Paper Cut just fluttered through New York City for a precious few performances at The Tank, and it’s a pleasure to see something not only funny and witty but genuinely original. In her one-woman show, Jerusalem-born Yael Rasooly, who also directs, plays a repressed secretary so buttoned-up and businesslike her co-workers call her the Bulldog. But behind the hard visage lurks a hopeless romantic who pines for her suave boss and obsesses over the flowery and suspenseful Hollywood romances and Gothic horror pictures of her day.
As her unseen boss and co-workers get ready to leave for the day, and she’s left alone with an important document to deliver to an important client, her inner world gushes out as though she has no power to stop it. So, by means of paper cutouts and popups, and playing outrageously off the audience, she lurches through a careening collage of movie tropes and references. It’s an off-the-wall tour de force.
There’s an amazing medley of snatches of song from Edith Piaf, the Great American Songbook, and beyond, complete with overblown but dead-on vocal impressions. There’s a multilingual, black-and-white tour through honeymoon destinations both traditional and unusual. There’s a spot-on comic bit about radio reception, a paper dance sequence, a touch of striptease, and, amidst all the hijinks, honest-to-goodness pathos. Rasooly’s numerous intersecting talents and wide emotional range get a full workout in under an hour.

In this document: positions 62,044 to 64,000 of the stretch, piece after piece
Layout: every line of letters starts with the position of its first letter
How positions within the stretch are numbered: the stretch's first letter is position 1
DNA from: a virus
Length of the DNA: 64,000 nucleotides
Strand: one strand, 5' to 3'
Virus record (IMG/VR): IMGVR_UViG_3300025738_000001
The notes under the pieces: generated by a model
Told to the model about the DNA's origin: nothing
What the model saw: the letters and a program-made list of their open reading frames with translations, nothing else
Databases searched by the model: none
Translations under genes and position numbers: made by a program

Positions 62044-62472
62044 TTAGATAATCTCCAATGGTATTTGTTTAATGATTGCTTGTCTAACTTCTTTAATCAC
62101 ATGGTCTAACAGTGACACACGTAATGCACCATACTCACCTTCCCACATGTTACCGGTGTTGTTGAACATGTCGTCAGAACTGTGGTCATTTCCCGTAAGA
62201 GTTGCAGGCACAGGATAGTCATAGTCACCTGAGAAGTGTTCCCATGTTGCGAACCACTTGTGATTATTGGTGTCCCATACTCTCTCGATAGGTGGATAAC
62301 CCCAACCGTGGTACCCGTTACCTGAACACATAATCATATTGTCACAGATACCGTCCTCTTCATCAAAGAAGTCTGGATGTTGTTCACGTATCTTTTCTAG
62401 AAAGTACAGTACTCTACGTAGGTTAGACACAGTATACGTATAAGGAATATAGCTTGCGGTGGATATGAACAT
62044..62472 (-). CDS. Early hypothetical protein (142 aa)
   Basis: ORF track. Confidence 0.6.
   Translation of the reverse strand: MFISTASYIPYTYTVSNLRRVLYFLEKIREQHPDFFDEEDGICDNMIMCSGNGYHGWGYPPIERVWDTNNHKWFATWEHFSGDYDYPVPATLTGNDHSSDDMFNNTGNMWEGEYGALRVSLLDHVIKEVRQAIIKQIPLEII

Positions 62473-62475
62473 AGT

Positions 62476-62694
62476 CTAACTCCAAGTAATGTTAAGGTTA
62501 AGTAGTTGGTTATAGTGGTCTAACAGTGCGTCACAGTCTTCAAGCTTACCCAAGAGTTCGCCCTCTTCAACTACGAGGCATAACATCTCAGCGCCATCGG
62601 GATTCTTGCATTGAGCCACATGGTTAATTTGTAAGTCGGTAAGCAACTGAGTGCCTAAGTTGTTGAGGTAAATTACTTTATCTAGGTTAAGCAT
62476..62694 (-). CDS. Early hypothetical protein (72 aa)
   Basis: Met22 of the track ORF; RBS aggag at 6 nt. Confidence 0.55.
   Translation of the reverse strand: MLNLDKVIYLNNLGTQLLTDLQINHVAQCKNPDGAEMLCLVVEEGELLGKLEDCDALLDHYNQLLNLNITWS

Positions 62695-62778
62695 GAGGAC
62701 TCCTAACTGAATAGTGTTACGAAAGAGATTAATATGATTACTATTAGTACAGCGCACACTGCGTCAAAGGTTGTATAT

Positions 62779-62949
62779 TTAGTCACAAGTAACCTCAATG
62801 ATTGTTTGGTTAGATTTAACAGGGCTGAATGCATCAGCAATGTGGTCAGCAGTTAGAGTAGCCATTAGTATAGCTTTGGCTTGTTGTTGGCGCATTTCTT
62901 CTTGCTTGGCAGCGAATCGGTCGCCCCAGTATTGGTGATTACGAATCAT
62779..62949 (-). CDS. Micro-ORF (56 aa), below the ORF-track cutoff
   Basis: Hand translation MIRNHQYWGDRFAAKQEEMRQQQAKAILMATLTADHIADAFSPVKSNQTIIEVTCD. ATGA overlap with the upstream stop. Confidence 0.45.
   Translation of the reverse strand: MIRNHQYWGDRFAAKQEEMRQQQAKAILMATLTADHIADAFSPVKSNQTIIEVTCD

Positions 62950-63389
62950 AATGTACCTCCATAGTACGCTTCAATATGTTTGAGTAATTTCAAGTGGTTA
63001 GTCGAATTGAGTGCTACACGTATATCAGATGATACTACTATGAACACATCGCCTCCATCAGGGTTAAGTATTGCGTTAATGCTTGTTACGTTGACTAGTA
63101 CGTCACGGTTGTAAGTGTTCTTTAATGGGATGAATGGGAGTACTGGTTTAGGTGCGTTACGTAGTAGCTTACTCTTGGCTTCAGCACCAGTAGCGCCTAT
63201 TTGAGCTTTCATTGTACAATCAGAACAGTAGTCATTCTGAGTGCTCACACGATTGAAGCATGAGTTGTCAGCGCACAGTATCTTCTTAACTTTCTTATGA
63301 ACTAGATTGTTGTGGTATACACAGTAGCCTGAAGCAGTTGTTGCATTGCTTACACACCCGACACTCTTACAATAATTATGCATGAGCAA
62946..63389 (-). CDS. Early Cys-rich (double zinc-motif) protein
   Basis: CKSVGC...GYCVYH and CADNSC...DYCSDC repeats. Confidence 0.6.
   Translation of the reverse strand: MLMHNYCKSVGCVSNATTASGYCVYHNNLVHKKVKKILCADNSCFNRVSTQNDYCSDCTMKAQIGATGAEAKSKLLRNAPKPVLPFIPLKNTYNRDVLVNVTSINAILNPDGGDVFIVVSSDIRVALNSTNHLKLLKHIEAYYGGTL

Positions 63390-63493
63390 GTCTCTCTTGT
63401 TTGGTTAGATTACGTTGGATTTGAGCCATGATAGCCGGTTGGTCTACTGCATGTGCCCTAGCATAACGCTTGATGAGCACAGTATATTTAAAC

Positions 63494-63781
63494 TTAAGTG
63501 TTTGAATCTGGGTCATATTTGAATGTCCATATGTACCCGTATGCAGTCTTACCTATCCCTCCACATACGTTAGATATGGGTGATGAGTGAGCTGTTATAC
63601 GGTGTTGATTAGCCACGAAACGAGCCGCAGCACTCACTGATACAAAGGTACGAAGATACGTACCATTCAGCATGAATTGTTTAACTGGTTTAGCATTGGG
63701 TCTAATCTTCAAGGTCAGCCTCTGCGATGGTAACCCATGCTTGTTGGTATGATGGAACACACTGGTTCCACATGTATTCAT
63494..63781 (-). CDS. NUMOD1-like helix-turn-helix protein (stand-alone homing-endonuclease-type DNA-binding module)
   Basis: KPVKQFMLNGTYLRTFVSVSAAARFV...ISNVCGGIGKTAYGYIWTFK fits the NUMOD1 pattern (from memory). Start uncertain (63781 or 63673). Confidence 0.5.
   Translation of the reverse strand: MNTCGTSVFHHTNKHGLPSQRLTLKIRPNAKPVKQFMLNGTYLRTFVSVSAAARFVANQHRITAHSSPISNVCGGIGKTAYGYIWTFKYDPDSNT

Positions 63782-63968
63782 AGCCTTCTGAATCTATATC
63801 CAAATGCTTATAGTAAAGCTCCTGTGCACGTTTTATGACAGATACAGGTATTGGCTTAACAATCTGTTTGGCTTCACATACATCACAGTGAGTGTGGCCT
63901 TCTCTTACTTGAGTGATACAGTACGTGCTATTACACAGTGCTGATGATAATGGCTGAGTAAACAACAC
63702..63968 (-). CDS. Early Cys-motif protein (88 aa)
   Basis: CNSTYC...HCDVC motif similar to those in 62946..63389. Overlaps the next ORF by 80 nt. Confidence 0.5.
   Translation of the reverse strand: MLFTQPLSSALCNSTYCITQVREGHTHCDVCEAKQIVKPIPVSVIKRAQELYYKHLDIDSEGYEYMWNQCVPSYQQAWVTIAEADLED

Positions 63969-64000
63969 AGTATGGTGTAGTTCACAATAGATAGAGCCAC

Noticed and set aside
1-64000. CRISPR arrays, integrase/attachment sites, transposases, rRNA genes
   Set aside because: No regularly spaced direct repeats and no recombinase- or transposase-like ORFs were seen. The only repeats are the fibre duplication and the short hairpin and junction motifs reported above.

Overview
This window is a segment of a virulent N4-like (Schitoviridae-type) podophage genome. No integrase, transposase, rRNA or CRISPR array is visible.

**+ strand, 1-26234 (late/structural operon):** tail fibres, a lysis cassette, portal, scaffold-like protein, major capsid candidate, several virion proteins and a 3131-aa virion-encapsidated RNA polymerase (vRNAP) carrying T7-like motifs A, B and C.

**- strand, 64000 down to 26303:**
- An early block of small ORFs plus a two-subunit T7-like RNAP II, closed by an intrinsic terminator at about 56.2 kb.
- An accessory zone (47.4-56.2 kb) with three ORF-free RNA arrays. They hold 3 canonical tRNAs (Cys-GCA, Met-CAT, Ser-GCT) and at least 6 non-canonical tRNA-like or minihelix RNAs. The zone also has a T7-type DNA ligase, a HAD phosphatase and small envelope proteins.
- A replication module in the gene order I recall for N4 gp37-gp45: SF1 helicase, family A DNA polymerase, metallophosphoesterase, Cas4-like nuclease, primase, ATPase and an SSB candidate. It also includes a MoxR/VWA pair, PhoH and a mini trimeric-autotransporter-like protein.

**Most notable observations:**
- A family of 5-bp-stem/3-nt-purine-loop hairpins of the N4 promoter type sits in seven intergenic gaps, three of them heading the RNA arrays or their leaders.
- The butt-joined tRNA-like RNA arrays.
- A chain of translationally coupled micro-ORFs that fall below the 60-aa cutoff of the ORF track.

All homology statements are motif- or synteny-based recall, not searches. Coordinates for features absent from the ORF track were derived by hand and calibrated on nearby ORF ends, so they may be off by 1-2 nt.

Not least, her fine timing is a wonder to behold. Though this is a “solo” show, the lighting and sound technician at The Tank deserves kudos for brilliantly matching Rasooly’s precision and the show’s many quick cuts and changes.
You don’t need to know classic Hollywood films to enjoy Paper Cut. Anyone who does will get a special kick out of it, though. So will fans of the era’s popular music. So will anyone who loves a performance of great skill and wackiness. So will anyone who needs a good laugh in trying times – and isn’t that just about all of us?
The show has been performed in 27 countries. If it comes to your part of the cosmos, get yourself there, whether by car, bus, stagecoach, or Orient Express. You won’t be sorry.